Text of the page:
Certification, an online examination conducted by PMI at different chapters
The PMBOK framework has got 5 process groups:
a) Initiating Processes
b) Planning Processes
c) Executing Processes
d) Controlling Processes
e) Closing Processes
There could be overlapping and intersection between different process groups.
Project Initiation:
This includes recognizing and starting a new project or project phases such as initiation, requirements, design,
construction, validation, verification, implementation and closure. Some Organizations use a pre-initiation
phase while others include items such as developing a business case as part of the initiation. The main goal of
the initiation process is to select and start off projects. The key outputs of project initiation include:
a) Assigning the Project Manager
b) Identifying key stakeholders
c) Completing a business case
d) Completing a project charter and getting signatures on it.
Project Planning
The main purpose of Project Planning is to guide the execution of projects. The key outputs of Project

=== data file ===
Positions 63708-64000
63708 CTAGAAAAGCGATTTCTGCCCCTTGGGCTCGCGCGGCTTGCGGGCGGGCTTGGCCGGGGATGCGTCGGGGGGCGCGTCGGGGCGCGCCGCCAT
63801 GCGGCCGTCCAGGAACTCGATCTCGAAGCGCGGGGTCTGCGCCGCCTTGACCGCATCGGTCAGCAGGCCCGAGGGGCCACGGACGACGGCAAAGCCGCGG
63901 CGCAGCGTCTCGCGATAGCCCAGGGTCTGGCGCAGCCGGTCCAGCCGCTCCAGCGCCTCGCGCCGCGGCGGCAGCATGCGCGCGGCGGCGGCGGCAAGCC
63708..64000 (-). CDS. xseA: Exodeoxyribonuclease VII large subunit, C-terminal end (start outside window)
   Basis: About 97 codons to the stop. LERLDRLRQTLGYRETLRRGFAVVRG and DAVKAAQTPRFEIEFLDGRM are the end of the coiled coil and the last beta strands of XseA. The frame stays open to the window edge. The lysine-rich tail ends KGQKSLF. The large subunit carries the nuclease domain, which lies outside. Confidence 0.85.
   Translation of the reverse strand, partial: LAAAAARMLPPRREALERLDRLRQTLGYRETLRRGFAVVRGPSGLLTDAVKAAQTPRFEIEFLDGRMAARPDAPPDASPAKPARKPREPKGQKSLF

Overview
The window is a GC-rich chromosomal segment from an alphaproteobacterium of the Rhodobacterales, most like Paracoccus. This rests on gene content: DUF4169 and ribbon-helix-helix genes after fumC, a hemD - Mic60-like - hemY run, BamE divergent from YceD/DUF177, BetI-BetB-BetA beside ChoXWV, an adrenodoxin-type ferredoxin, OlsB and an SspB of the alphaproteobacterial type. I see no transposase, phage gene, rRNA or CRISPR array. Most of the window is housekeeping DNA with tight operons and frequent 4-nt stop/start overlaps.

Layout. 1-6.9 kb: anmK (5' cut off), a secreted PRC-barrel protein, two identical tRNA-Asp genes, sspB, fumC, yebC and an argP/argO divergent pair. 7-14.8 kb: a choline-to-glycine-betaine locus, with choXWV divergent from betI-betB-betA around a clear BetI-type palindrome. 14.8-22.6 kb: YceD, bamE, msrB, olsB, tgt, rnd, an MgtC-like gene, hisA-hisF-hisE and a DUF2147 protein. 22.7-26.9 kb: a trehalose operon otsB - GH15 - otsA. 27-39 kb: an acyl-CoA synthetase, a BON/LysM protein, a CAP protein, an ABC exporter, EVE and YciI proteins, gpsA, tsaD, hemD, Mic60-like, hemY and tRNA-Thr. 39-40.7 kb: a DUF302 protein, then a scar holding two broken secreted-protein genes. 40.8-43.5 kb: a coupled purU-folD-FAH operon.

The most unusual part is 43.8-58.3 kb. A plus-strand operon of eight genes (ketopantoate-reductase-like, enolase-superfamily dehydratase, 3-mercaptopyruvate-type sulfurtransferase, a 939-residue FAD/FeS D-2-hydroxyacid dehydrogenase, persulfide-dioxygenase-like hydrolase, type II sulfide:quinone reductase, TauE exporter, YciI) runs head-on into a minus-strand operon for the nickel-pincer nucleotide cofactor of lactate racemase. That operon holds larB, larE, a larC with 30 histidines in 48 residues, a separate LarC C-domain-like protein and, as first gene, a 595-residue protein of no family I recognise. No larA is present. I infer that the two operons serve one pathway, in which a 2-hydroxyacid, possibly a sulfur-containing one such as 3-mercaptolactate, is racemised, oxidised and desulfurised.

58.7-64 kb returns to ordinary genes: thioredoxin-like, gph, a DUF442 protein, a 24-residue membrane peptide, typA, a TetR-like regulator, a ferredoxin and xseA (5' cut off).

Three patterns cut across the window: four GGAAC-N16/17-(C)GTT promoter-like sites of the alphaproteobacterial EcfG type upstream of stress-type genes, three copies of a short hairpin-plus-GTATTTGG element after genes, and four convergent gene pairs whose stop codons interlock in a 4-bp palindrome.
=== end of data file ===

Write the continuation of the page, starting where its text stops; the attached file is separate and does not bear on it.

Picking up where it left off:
Planning include:
a) Team Contract
b) Scope Statement
c) Work breakdown structure
d) Project Schedule in the form of Gantt Chart with all dependencies and resources entered
e) List of prioritized risks
Project Executing
The Project execution takes most of the time and resources in Project Management. Project Managers must use
their leadership skills to handle the many challenges that occur during project execution. Project Sponsors and
customers focus on the deliverables related to providing the products, services or results desired from the
project. A milestone report will help the Project Manager to keep the focus on completing major milestones.
Project Monitoring and Controlling
This involves measuring the progress toward project objectives, monitoring the deviation from the plan and
taking corrective action to match progress with the plan. Project Monitoring and Controlling affects all other